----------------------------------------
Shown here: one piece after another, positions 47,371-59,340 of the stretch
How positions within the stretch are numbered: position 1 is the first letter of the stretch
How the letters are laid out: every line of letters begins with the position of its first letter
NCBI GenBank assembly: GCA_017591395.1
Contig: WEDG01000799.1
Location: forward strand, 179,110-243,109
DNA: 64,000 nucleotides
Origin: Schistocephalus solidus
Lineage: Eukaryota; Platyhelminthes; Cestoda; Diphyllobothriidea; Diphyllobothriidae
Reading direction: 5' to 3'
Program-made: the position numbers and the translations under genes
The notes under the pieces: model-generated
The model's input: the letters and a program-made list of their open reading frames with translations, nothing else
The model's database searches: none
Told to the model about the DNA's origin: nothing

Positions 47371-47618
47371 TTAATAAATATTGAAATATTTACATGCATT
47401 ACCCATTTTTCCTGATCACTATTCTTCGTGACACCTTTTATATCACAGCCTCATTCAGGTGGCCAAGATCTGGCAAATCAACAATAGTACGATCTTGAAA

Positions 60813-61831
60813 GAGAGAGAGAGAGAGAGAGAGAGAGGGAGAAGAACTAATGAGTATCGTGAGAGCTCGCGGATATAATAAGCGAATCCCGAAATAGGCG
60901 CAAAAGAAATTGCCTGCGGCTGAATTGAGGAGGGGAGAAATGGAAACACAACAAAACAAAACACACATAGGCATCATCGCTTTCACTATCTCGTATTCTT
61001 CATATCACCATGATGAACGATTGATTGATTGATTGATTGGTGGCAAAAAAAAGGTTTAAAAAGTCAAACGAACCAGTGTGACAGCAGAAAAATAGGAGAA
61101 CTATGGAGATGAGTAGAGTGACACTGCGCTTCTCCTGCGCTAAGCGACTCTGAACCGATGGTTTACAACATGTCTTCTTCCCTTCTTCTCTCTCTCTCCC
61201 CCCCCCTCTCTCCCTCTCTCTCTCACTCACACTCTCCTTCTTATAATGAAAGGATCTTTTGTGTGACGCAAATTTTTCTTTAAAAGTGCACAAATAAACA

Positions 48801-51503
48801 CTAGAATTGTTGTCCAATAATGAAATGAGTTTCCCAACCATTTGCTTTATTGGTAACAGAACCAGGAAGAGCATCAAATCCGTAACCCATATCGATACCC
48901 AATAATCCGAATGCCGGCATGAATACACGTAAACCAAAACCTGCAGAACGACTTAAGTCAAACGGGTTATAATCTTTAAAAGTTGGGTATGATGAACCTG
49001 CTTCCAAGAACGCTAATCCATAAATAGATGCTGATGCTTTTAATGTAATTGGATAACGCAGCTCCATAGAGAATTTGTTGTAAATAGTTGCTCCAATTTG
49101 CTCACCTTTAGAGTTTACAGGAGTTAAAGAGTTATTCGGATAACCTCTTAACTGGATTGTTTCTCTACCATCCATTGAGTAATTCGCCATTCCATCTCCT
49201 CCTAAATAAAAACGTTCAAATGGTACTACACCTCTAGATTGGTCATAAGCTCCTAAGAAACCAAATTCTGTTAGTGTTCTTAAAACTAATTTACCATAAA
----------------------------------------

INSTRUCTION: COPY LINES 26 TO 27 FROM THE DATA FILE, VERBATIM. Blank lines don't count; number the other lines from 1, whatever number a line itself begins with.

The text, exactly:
48801 CTAGAATTGTTGTCCAATAATGAAATGAGTTTCCCAACCATTTGCTTTATTGGTAACAGAACCAGGAAGAGCATCAAATCCGTAACCCATATCGATACCC
48901 AATAATCCGAATGCCGGCATGAATACACGTAAACCAAAACCTGCAGAACGACTTAAGTCAAACGGGTTATAATCTTTAAAAGTTGGGTATGATGAACCTG